Wedge-tailed eagles do battle with Gold Fields' drones - ABC
Unmanned aerial vehicles (UAV) have become unlikely prey for wedge-tailed eagles in Western Australia's Goldfields, costing a mining giant more than $100,000 to replace its newest surveying tool.
Ten UAVs have been lost since South Africa's Gold Fields, the world's seventh-biggest gold producer, began operating the Trimble UX5 systems at its St Ives operations near Kambalda.
One crashed as a result of human error, while nine have been taken down by wedge-tailed eagles, which are known to have wingspans more than twice that of the 1-metre-wide UAVs.
The UAVs are constructed from foam and carbon fibre, and fly at an altitude of about 125 metres, reaching speeds of up to 92km/h.
Razor-sharp talons have turned the wedge-tailed eagles into what St Ives Mine surveyor Rick Steven calls "the natural enemy of the UAV".
Eagle snaps photo during attack
Mr Steven told 140 delegates at the Australasian Institute of Mining and Metallurgy's Open Pit Operators' Conference in Kalgoorlie-Boulder yesterday the introduction of UAVs was the biggest step forward for surveying since global positioning systems (GPS).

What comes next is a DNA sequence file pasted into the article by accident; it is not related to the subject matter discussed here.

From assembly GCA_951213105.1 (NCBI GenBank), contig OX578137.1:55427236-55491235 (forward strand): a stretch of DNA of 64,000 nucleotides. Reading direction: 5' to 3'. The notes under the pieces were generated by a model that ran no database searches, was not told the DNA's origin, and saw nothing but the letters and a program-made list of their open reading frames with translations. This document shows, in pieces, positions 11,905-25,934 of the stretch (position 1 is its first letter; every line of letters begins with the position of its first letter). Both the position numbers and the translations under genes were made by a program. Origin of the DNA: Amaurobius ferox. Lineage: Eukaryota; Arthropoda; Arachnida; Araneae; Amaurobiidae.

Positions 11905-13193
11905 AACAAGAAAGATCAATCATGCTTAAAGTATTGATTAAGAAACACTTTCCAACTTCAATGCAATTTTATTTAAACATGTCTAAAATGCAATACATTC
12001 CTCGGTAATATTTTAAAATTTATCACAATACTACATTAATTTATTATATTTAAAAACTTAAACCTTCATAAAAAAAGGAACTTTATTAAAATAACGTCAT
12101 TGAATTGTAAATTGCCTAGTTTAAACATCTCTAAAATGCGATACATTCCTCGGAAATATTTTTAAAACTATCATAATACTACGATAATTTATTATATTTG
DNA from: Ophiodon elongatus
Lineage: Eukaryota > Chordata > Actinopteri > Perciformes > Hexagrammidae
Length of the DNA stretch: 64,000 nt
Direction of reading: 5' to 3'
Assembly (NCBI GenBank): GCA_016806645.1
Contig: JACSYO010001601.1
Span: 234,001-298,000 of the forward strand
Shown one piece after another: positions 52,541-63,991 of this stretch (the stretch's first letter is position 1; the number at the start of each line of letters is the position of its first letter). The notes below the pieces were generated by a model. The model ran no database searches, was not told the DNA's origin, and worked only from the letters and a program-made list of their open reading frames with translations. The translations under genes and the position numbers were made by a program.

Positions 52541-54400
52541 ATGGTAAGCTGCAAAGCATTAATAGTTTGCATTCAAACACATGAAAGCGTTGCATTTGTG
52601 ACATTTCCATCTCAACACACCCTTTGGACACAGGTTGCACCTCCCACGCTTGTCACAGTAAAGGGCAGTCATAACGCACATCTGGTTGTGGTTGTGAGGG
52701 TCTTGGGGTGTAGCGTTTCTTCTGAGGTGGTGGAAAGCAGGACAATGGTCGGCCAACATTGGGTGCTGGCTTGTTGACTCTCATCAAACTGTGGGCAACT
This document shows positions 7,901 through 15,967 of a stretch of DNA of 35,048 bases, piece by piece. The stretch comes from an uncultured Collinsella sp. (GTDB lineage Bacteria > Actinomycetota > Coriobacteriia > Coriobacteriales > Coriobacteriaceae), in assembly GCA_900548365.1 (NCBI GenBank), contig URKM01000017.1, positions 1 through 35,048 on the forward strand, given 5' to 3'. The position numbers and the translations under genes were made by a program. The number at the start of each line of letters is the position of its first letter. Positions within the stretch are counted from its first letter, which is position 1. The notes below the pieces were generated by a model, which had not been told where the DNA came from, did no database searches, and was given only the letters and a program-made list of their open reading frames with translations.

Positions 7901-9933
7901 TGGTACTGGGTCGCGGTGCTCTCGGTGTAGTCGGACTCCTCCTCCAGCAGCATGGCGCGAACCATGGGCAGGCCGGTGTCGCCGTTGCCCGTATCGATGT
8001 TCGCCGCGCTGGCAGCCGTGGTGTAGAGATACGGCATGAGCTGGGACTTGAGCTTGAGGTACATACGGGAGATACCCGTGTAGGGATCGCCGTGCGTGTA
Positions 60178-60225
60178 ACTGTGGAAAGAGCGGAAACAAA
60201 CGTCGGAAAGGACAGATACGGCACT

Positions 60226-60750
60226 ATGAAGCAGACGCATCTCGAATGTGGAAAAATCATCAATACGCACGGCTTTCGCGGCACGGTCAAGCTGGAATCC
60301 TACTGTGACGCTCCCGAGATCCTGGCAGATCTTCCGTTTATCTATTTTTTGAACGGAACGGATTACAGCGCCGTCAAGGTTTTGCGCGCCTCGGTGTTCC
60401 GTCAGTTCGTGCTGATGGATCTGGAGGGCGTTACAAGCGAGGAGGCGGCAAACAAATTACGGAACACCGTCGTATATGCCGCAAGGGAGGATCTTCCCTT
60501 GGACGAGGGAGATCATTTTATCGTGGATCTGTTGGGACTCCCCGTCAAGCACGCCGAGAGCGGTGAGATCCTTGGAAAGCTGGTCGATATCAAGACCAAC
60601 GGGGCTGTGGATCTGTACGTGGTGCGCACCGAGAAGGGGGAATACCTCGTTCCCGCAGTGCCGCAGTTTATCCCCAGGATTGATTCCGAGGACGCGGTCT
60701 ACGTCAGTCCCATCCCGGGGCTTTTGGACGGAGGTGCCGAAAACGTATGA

The UAVs capture large-scale photographs, down to 2cm resolution, and computer-generated, high-detail contouring of mined areas that are incorporated into future plans.
Mr Steven, who considers drones a "derogatory" term for the UAVs because pilots must pass a five-day course to fly them, showed delegates at the conference a recent photograph of an eagle attacking a UAV mid-air.
"People couldn't believe I was able to get such a good photo of an eagle airborne, but I didn't … another eagle took that photo," he said.
"I was flying the tailings dam out at St Ives and I was getting attacked by two eagles simultaneously.
"I was trying to fly my UAV away from them and all of a sudden, at a high point, the eagle came down and sunk both its claws into the inside of the control box of the UX5.
"It turned the UX5 sideways and took a photo of the other eagle as it was coming in to attack.
"I think that's the first recorded eagle selfie in history."
Looks like an eagle but cannot fight like one
The UAVs cost about $10,000 per body and another $10,000 per camera.
Mr Steven, who also holds a private pilot's licence, said his team had attempted to engineer a solution to ward off eagle attacks by camouflaging the UAVs.
The original UX5 design was black, but St Ives has tried a rainbow-coloured pattern and even an eagle with wings, although Mr Steven said it "looked like an eagle but couldn't fight back like an eagle".
"That [wedge-tailed eagle] is my single biggest problem in the environment where I work for the UX5 … I am on my 12th [UAV]," he said.
"I am operating two at the moment. The one I am flying at the minute has just done its 78th flight.
"Nine out of the other 10 have been destroyed courtesy of this guy [eagle] — he's its natural enemy. They're big birds … the females are bigger and nastier."
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